Those skilled in the art to which this invention pertains will appreciate that disinfectants other than chlorine gas may also be used with this method and apparatus. For example, ozone, fluorine, chlorine dioxide, and other bactericidal agents can also be used. Liquid bactericides can also be utilized, of course. For example, an aqueous solution of any of the halogens or -.their compounds, or mixtures of the same, as well as elemental bromine, could be employed. Because this invention is suitable for use with both gaseous and liquid bactericides, the term fluid is used in the appended claims to denote the material drawn into the vortex by the pressure differential, and is to be considered to encompass both gases and liquids.

The utilization of chlorine dioxide in place of chlorine would not entail much change in the system for sewage treatment purposes since it is a soluble gas and is a good disinfecting agent. Ozone as a disinfecting agent is as good as chlorine but is a much less soluble gas. In order to obtain the maximum transfer or 'utilization of the ozone, it may be desirable to provide, for example, a tall contact tower downstream of disruption of the waste through the vortex, although modifications and additions such as this do not form part of this invention.

Naturally, the method and apparatus of this invention are also applicable to many fields outside the sewage treatment area. For example, chlorine dioxide, although it might not be preferred for water and waste treatment because of higher cost than chlorine, could well be used in, for example, pulping and bleaching applications for the pulp and paper industry.

Essentially, this invention is related to the fail-safe introduction of any fluid into any liquid, and is not to be confined to the sewage treatment area even though the latter application is particularly advantageous.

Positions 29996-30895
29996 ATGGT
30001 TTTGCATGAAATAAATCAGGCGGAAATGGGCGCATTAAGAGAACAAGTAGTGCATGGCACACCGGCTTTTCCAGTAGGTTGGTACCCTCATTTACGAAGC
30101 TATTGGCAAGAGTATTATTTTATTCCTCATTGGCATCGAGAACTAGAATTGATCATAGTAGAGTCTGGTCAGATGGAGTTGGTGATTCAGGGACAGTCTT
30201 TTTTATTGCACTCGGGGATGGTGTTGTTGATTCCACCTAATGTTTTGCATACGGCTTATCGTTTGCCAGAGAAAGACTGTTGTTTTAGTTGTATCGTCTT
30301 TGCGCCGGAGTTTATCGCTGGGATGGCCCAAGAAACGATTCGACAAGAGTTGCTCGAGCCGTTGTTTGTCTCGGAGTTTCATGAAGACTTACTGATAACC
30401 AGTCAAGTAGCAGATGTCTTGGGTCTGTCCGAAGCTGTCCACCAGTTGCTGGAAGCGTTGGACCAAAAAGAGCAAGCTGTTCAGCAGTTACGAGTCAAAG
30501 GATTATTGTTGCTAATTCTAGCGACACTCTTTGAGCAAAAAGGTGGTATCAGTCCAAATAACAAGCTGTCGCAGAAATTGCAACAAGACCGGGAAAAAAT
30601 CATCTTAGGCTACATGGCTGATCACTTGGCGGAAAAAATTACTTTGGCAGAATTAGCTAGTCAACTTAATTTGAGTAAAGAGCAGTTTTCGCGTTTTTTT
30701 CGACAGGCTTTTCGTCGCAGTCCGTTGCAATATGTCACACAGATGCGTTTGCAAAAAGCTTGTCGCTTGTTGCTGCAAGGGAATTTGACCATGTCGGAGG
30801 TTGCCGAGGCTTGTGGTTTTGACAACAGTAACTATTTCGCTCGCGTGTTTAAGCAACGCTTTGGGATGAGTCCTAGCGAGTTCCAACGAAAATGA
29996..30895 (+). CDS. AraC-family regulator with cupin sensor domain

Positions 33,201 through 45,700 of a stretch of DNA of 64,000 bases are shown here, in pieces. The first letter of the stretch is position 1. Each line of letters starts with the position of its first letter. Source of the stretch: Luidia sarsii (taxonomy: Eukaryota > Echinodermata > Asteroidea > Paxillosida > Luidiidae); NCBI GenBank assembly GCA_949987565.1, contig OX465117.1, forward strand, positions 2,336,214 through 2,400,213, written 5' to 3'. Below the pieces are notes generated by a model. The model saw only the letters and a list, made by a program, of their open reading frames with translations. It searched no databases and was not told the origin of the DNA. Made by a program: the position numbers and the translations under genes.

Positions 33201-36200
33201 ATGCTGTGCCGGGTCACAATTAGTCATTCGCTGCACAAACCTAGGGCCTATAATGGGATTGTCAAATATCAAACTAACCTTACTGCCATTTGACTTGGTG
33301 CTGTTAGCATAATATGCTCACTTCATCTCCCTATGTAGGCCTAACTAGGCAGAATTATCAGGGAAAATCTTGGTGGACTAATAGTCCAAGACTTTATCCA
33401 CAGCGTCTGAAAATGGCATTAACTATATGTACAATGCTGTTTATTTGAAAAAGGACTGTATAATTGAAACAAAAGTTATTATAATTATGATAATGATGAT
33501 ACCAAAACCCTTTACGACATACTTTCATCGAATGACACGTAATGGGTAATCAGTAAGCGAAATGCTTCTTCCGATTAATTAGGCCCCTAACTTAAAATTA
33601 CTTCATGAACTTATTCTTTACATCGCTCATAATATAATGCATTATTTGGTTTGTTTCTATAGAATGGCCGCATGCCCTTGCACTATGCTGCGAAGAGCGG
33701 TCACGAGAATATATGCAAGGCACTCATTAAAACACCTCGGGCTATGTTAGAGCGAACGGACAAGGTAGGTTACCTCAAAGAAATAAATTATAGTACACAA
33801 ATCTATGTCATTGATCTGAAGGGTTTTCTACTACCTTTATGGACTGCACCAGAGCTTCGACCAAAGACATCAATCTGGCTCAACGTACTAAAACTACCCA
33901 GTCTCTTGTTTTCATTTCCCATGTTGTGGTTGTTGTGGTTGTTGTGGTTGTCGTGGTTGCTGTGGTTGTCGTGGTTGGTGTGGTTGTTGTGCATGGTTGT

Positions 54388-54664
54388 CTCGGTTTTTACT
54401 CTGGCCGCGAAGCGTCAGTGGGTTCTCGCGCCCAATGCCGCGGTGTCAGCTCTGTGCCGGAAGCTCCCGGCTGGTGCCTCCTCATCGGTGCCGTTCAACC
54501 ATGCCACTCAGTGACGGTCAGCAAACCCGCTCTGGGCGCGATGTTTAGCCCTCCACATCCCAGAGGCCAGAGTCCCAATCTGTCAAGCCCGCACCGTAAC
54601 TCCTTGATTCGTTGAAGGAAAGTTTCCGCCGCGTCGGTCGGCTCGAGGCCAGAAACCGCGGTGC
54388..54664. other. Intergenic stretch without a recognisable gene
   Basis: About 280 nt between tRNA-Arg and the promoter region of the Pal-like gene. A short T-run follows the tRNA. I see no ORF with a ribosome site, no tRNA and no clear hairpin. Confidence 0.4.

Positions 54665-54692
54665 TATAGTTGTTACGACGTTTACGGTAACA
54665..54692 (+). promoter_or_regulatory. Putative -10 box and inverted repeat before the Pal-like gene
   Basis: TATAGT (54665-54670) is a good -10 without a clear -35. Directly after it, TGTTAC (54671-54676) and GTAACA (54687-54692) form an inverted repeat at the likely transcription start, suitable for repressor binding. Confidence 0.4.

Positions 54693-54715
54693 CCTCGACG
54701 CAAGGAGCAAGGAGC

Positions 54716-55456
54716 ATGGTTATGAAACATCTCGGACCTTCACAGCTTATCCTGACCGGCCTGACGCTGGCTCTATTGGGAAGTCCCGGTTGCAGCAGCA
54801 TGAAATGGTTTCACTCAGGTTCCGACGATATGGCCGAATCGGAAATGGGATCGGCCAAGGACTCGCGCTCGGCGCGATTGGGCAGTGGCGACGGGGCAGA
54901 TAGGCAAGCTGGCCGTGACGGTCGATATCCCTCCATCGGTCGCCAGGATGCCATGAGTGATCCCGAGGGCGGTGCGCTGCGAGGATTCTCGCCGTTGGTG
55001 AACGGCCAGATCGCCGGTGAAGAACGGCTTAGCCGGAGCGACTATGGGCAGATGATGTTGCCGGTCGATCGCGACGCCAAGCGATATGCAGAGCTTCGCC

As regards the relationships between the pressures at critical points in the apparatus, the following relationship must be met in order to achieve both aspiration of the fluid into the vortex and the fail-safe characteristic:

A is greater than B and less than C Where A denotes the absolute pressure of fluid in the reservoir 10, B denotes the absolute pressure, during operation, of the zone where the feed end 30 of the conduit 28 is located, and C denotes the absolute pressure at the downstream end 16 of the outlet tube 14.

It is considered essential that the outlet end 16 (downstream end) of the outlet tube 14 be located within a body of liquid. Otherwise, air or gas will rise centrally up the axis of the outlet tube 14 and will destroy the vortex effect. If desired, of course, the entire chamber 12 and outlet tube 14 can be immersed in a tank of liquid. It will be obvious that the liquid in the tank 20' need not be the same liquid as that in the vortex, although in the embodiment shown this is the case. It will also be obvious that, provided the pressure relationship defined above is maintained, it would be possible to seal the container 20, and raise or lower its pressure to any desired level (so long as this were above the point at which the liquid would flash to vapour). Of course, with a sealed container 20, any aspirated gas that was not completely soluble in the liquid would begin to collect at the top of the container 20, and could require venting.

While one embodiment of this invention has been shown and described herein, those skilled in the art will appreciate that changes and modifications may be made therein without departing from the spirit and scope of this invention as defined in the appended claims.

What we claim as our invention is:

1. A method for the fail-safe introduction of a bactericidal gas into liquid sewage, the method comprising the steps:

providing a vortex chamber of circular cross-section having a tangential inlet and a coaxial outlet tube of which the downstream end terminates in a liquid body,

continuously introducing said liquid sewage through said tangential inlet into said vortex chamber, thereby causing said liquid sewage to rotate in said vortex chamber, such that liquid sewage passes out along said outlet tube while rotating therein, thereby creating along the common axis of the vortex chamber and the outlet tube a zone in which the pressure is below that at the downstream end of the outlet tube, the liquid sewage being torn apart and disintegrated by the rotation in said outlet tube,